As I mentioned a couple of entries ago, I have been working on material for a technology seminar for pastors. The first seminar was last week, and I'm eager to hear how it went. The seminar teaches pastors about the power that modern communication and media has ovr young people's minds, and warns them that they cannot simply condemn it because it can harm: once technology is here, it is here to stay. So, we teach them to use the tool with (as Tony Evans likes to call it) a Kingdom agenda. We teach them to use Bible software, do responsible Internet research, compose and share documents and slide presentations. We give them the Families & Media seminar, which looks at the different technologies that affect families, especially children and youth, and discusses ways to implement godly use of technology in the home. Finally, we give them ways they can use texting and social media to connect their members outside of the church's walls. Here's an excerpt:
We've shown you some tools that you can use to do what you do already in church with some extra resources and conveniences, and advised you how to use it to engage your congregants' attention rather than lose it. But one of the main reasons this seminar was developed was to discuss technology as a way of reaching out to young people. They may be mildly gratified if your church can use a computer to put lyrics or sermon notes on a screen, and it may reach them better because they are better able to follow along. But that makes little difference in keeping their interest in the church overall compared to social media.
The technology that has changed society the most since 20001 is the communication technology. We relate to each other and the world in different ways now than ever before. That is probably the most important reason for you to take this seminar. The minds of the young people in your congregation now are driven by texts and social posts, and so if you want to stay connected with them, you need to know how to communicate with them with their media.
We discussed in the story in the beginning of this seminar how powerful texting has become. Even older people who at first are averse to the idea, once they try it, find it a surprisingly desirable communication venue. It is fast and convenient, easy to store messages that might be forgotten over voice, easier to send out without interrupting other activities. ...
Emphasize that certain kinds of communication should only be done in person: apologies, condolences to a close friend who is going through tragedy, confrontations. A quick text is not sufficient for such complex matters. I (JennyBeth) recently offended a trusted teacher because I decided to express a delicate concern in a text rather than by voice. Without the extra sentences to explain myself, and the tone of voice and facial expressions to make it clear how I meant it, I did not realize until it was too late that it sounded disrespectful. Praise God, with some further communication later it was cleared up and forgiven, but learn from my mistake.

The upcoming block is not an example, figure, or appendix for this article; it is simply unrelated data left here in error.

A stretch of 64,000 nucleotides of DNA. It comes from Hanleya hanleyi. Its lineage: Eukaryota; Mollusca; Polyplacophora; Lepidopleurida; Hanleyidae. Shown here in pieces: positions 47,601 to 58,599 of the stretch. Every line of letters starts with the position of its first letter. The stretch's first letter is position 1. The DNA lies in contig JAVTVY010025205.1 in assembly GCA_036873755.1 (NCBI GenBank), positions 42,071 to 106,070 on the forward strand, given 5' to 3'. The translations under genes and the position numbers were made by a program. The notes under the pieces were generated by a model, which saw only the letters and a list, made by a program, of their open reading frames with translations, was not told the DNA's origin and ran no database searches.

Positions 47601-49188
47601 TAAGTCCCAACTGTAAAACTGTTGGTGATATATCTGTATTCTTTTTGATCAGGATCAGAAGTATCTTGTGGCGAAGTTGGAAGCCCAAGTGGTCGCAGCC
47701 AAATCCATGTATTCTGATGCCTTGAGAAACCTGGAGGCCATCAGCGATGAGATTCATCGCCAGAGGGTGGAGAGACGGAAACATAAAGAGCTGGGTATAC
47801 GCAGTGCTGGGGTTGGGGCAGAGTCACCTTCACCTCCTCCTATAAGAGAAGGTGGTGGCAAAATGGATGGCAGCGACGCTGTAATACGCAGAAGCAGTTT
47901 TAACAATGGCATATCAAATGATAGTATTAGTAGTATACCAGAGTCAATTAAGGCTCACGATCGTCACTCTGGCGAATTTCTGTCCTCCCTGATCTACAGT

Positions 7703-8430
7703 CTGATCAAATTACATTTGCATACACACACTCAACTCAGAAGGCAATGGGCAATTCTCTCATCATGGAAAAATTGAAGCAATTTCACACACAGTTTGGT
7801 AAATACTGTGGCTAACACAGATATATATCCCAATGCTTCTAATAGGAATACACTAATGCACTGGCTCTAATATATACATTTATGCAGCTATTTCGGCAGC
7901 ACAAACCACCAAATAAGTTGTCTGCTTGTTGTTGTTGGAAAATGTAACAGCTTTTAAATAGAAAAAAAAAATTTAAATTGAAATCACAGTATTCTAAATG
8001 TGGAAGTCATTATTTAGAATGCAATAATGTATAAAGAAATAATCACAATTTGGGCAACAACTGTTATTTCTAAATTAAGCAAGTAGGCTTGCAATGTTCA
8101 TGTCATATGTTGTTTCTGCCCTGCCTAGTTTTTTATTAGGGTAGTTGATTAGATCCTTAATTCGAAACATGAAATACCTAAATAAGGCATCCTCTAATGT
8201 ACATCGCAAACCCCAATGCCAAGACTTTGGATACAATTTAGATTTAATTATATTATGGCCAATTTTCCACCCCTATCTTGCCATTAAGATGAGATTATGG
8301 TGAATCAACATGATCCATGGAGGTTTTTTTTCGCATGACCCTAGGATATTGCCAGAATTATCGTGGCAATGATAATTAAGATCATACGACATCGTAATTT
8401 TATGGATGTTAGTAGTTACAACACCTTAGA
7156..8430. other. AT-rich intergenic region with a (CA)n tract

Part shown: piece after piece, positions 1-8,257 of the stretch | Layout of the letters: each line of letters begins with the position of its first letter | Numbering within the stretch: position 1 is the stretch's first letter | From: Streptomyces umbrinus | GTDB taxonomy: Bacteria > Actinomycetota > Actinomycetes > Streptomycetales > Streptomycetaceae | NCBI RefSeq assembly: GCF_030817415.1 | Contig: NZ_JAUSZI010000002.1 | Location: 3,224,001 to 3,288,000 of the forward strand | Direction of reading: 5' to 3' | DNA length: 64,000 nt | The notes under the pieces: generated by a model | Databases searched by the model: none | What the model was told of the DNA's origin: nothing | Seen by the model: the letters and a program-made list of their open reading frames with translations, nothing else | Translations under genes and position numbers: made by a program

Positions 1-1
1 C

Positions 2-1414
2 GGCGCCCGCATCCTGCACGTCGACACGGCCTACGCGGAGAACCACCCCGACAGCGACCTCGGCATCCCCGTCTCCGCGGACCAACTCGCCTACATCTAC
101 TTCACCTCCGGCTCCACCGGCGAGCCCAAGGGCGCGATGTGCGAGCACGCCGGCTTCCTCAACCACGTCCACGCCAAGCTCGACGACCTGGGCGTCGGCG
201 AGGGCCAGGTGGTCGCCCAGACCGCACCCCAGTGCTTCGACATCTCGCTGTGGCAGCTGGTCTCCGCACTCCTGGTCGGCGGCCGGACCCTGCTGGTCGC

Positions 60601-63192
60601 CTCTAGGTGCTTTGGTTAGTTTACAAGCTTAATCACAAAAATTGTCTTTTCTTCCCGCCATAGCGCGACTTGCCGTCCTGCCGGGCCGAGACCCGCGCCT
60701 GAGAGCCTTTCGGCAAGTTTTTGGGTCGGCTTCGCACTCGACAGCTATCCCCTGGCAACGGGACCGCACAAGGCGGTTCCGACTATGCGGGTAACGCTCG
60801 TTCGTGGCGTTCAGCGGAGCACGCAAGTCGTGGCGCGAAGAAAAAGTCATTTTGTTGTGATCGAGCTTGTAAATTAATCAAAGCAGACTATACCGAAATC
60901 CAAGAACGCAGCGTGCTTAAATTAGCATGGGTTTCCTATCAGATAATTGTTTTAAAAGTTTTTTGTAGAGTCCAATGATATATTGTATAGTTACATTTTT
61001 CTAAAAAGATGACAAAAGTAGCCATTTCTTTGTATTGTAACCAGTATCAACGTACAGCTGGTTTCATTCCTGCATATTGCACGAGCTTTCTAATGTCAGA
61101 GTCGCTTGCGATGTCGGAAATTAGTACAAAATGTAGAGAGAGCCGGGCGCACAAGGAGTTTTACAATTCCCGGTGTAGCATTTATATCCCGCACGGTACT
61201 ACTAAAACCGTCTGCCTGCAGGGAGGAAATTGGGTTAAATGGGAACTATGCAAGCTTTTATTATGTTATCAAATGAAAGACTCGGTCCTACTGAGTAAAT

On the other hand, your church can make great use of texting. It is more useful than anything else for announcements that cannot wait until Sunday, for reminders, and for emergency prayer requests. People also make great use of texting all the time for just staying in touch when it's hard to catch other for a phone call. ...
Social media offers a great opportunity for discussing weighty issues that may not come up in regular conversation. For instance, in open discussion forums or pages, people invited into the discussion groups can post questions to which others can respond. This can lead to some very enjoyable and enlightening dialog, which is accessible to everyone in the group because they can read it one day, think about it overnight, and respond the next day; they don't have to be all in the same room at the same time, so the conversation can go on for days.
A constructive platform for social media would be a page or forum in which people could ask questions that the teachers of the church can answer. If people have questions about the Bible or theology or social issues or how to live, they could offer them there with the teachers then able to take time to compose a good answer from the Scriptures. This could be used to carry on conversations that members can ponder for days, rather than the shorter conversations in Sunday School that may be sooner forgotten. There would need to be good rules enforced, however, about who can contribute what, because while it's good to discuss opinions, there must be a clear line between who has authority to give answers and who can only give supplemental thoughts. Kay Arthur, a renowned Bible teacher, has said that the most destructive phrase in a church is, "What do you think?" when we should be asking, "What does God say?" If everyone is allowed to answer, then it could become a platform for ignorance rather than good instruction.
There's much more to it, obviously. We discuss much more opportunities to explore, and pitfalls to avoid. But I hope this served as a good peek into what we do. Don't forget, if you have a church, Christian school, or any other group in which you'd like to offer one of our seminars, we'd love to connect with you to make that happen!